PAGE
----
The graphs above will be familiar to many a financial trader as it shows the lingering negative trend in Japan's main stock index. Of course the second index could just as well have been made with 2003 as a starting point in which case we would be observing +100. In this light it will be interesting to see just how far the Nikkei will fall this time around as Japan enters yet another tough patch in terms of economic growth.
It is thus not so strange that Japanese savings are rather eager to go abroad and why we consequently have observed a very rapid decline of home bias amongst Japanese investors. However, this decline is not so much a story of equities but rather one of debt (0.5% interest rate remember) not least the samurai bonds; a topic which I have addressed on several occasions.
The graph above speaks a clear language I feel and even though the share of equities have nudged upwards recently the majority of Japanese portfolion investments still go into debt.
Lead by a suffering Citi Group in the wake of the credit turmoil the sale of yen denominated bonds is thus estimated to have tripled in 2007 from 2006. Part of this was no doubt due to the fact that spreads in Japan offered significantly more calm straits than the credit crunch ladden debt markets in Europe and the US but it is also a simple reflection of the fact that Japan has the spare capital. In this way and as a market mechanism Japan's role here is no different from when one of those much debated SWF dares to venture a stake in rebuilding the balance sheet of a tarnished knight from the US financial service sector. In the context of the credit turmoil Reuters also reported how market participants are well satisfied with the state of affairs;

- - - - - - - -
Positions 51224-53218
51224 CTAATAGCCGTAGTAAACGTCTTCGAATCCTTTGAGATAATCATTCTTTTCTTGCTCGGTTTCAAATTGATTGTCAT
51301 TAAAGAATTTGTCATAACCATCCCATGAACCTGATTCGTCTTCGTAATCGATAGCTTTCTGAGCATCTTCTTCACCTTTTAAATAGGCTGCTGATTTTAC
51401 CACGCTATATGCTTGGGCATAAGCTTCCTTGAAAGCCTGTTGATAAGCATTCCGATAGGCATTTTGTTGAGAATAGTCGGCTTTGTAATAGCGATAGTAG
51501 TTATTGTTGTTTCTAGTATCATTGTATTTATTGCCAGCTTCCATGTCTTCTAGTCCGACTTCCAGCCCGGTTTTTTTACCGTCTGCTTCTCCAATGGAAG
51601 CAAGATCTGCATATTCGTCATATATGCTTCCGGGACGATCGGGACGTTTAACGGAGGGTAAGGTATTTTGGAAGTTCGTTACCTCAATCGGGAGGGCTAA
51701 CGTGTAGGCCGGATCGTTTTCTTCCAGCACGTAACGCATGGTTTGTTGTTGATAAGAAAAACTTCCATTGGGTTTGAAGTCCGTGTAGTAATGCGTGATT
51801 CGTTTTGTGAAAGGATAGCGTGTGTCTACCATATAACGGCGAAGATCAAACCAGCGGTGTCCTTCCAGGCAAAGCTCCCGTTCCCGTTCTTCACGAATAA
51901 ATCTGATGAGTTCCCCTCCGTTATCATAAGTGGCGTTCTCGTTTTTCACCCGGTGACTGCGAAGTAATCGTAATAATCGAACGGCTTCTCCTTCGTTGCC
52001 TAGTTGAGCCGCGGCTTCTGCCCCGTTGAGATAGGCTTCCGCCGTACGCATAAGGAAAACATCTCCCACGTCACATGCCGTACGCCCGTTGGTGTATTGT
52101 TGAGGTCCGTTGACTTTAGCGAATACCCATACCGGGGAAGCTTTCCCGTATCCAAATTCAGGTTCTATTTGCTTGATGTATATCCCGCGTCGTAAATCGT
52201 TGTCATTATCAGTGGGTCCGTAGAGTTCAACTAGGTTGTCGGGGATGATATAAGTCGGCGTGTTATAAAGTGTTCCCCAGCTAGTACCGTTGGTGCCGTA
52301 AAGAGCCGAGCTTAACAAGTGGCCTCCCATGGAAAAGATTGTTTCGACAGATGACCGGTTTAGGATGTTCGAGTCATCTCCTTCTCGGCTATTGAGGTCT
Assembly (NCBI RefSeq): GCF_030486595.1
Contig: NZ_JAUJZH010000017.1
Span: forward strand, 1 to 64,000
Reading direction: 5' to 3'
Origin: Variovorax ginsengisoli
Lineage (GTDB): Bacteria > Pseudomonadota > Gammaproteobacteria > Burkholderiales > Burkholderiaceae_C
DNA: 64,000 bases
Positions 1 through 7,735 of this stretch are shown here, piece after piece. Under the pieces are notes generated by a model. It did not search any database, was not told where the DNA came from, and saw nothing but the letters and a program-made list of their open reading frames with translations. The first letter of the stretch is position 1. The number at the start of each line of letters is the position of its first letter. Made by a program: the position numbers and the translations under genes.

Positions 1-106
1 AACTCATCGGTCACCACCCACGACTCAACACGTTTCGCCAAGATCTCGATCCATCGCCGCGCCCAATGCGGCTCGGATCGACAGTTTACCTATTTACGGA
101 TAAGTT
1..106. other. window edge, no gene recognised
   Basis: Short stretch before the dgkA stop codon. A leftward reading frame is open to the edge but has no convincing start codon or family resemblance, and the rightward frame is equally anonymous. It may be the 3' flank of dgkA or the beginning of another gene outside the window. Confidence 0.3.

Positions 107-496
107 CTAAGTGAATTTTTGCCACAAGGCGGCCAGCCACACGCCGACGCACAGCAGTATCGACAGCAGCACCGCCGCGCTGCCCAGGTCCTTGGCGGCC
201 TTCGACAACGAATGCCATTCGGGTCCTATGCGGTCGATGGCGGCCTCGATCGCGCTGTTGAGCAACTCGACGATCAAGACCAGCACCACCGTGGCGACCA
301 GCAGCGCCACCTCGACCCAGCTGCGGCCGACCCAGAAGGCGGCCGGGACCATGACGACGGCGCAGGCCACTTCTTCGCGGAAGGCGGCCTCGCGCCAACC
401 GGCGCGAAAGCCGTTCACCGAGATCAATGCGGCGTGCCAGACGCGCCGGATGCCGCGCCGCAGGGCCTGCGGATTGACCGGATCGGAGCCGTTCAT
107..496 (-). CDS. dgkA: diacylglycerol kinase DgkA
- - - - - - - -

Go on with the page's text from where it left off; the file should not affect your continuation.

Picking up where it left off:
Dealers in the Samurai market say investors remain keen to buy the bonds -- issued in Japan by foreign entities -- because of the higher yields they now offer and because they see little risk of big U.S. banks and investment banks defaulting.
We can always quibble about just how secure those US investment banks are (well, if Bear Stearns is anything to go by I would say very!) but from Japan's point of view and in the grand scheme of things with a debt/GDP ratio of 170% the income earned on these instruments are quite vital. In fact, notional evidence suggests that Japan may well be an asset managers wet dream in terms of securing funding. A Bloomberg piece fresh in off the wire consequently alerts us to the fact that hedge funds are also dotting down Japanese savings for a source of capital. Obviously, these money need to earn a return though and this is where it all gets very complicated since what happens when everybody wants to be Japan? Coupled with a reserves piling up in China and in the petroexporters' vaults hunt for yield and the subsequent low return and/or overheating are structural consequences for the growth path of the global economy.
A Tendency to Watch
I think that the points above represent important tendencies to watch for both theoretical economists and investors alike.
- For acamedic wonks (such as myself in spe) I think that the idea of the intertemporal current account is important in terms of describing what is going on. More specifically I believe that the tendency of ageing economies to exhibit the same savings/consumption profile in terms of the trade-off between the two is important. If we look at the intertemporality as a spectrum we can say that as the global economy ages economies will tend to crowd in one end of the spectrum and I think that important externalities will arise as a result.
- For investors and asset managers I don't think that the importance need much explanation. However, I do think it is important that investors think about narrating capacity and more importantly excess capacity in terms of demographic age structures. In the context of Japan it means that ageing economies can be a source of capital (hardly news at this point) but it also means that changing demographics in terms of age structure should be incorporated into the asset management framework.